Cooking Red Beans Azuki From Oriental Trading Co.

Are ALL Orchids brand RED BEANS-AZUKI sold by the Oriental Trading Co as hard to cook as my mother (r.i.p.) discovered they were?

I gave her a pack several years ago and found several packages while moving. I recall she said she cooked them and cooked them and they were STILL not tender!

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So I wonder if it's the variety of the bean or the method used or WHAT?
Anyone who has experience with these PLEASE HELP!

Thanks !

melody_yesterday from Sedalia, Missouri

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November 12, 20070 found this helpful

beans tend not to be tender when kept too long,

I've had the same problem with kidney beans

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November 12, 20070 found this helpful

A good 12 hour soaking will help to tenderize them. Just clean, rinse in cold water and add fresh cold water to cover by about 2 inches and let them soak for a full 12 hours. The older they are the more they need to soak. Strain, rinse, and cover again with cold water (by about 2 inches) and cook gently. Do not salt until they have cooked tender and if you need to add more water as they are cooking be sure that the water you add is hot. Cold water added during cooking will make even fresh dried beans hard.

Try this and see if you don't have good luck with them. I have cooked dried beans that are 5+ years old this way, and they were good.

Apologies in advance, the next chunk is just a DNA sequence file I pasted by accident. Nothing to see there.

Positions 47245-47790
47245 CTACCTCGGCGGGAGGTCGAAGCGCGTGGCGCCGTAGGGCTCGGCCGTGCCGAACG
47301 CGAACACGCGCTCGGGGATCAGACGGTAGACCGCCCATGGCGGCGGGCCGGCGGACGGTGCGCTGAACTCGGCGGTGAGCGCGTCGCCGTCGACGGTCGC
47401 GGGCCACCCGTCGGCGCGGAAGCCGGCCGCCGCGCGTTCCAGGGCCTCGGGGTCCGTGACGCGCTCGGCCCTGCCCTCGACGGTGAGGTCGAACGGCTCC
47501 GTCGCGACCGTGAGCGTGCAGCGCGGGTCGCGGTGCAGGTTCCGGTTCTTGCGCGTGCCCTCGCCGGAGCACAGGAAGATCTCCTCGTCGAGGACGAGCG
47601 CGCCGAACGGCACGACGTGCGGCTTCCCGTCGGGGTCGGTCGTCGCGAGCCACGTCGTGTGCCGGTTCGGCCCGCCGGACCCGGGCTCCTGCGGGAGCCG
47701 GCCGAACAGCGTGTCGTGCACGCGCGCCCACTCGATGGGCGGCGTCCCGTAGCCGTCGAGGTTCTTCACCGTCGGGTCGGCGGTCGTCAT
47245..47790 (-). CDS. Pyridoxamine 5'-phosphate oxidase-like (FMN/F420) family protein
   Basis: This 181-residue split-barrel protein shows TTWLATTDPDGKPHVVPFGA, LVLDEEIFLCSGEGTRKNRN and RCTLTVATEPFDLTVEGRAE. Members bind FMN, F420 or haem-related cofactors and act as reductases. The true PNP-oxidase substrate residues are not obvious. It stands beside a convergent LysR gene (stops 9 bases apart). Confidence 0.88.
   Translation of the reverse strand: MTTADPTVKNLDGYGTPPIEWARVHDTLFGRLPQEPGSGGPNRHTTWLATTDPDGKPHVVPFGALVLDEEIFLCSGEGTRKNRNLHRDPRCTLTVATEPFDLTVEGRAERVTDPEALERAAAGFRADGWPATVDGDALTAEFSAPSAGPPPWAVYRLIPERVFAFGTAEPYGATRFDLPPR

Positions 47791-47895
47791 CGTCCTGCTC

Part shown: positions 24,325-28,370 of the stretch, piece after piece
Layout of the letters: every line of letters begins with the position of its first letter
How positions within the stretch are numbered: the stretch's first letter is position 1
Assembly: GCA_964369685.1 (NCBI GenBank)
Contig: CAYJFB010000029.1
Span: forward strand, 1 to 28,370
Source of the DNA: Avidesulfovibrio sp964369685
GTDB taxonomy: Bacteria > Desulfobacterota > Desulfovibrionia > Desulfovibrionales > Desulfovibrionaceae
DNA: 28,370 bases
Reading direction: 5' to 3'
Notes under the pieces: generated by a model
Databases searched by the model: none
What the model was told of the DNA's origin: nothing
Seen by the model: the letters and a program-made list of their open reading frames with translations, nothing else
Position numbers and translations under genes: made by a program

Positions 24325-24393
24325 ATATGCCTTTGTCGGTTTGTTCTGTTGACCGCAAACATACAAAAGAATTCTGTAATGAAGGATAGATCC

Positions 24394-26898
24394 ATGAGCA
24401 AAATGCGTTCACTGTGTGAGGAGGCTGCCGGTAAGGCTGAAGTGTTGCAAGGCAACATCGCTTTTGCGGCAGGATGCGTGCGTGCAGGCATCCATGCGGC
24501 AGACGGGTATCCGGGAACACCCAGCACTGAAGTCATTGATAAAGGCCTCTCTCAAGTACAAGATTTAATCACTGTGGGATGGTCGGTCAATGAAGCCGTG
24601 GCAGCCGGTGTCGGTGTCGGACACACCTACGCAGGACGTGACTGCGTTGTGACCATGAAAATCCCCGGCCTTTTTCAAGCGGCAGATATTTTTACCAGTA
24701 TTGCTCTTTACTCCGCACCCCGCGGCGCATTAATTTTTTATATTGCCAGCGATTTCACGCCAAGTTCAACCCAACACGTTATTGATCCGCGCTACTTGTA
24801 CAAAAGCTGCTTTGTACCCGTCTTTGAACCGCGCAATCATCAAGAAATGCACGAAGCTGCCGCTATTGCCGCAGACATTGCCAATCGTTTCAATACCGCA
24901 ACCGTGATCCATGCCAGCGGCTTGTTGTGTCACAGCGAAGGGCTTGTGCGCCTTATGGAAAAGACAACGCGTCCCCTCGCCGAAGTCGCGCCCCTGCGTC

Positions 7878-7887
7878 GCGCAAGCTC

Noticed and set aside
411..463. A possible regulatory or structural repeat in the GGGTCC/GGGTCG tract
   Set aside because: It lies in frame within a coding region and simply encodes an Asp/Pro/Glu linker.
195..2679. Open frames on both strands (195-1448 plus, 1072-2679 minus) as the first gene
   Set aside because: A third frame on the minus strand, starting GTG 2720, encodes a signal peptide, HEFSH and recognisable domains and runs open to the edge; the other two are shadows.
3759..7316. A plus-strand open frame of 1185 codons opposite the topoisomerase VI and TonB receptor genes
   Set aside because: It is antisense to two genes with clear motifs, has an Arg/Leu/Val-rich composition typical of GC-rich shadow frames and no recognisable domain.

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November 12, 20070 found this helpful

Aloha. If you add some beer to the cooking water it tenderizes the beans. I've had success with this method for different varieties of dried beans. I do cook them in a pressure cooker to save on cooking fuel. I don't think it matters how you cook the beans. I found this hint on a Texan chili website.

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November 12, 20070 found this helpful

They need to be soaked overnight in water. I boil a kettle and cover with plenty of boiling water.Do not add salt as this can toughen them.The addition of a slice of lemon can be said to tenderize them.The next day, change the water and boil them, preferably in a pressure cooker.

This variety of bean stay firmer than others and do not readily become mushy,but will still be pleasant to eat when softened and cooked.In a pressure cooker 20 mins should be ample. In a normal saucepan,they could take an hour or so. Don't add salt through cooking process and try cooking with lemon juice, you may find they are softer!

Failing that the beans just may be too old, and you will have better results buying fresher ones.The Japanese grind them up raw and use them to ex foliate their skin!

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November 12, 20070 found this helpful

wow ! ok ! THANKS you 2 !

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November 13, 20070 found this helpful

i really like the idea of using a lemon slice or lemon juice Joanna.I have never heard this "Failing that the beans just may be too old, and you will have better results buying fresher ones.The Japanese grind them up raw and use them to ex foliate their skin!" so THANKS & will keep in mind to add only HOT water during cooking jsham -- I don't buy beer so I would have to bum one somewhere along the line LOL !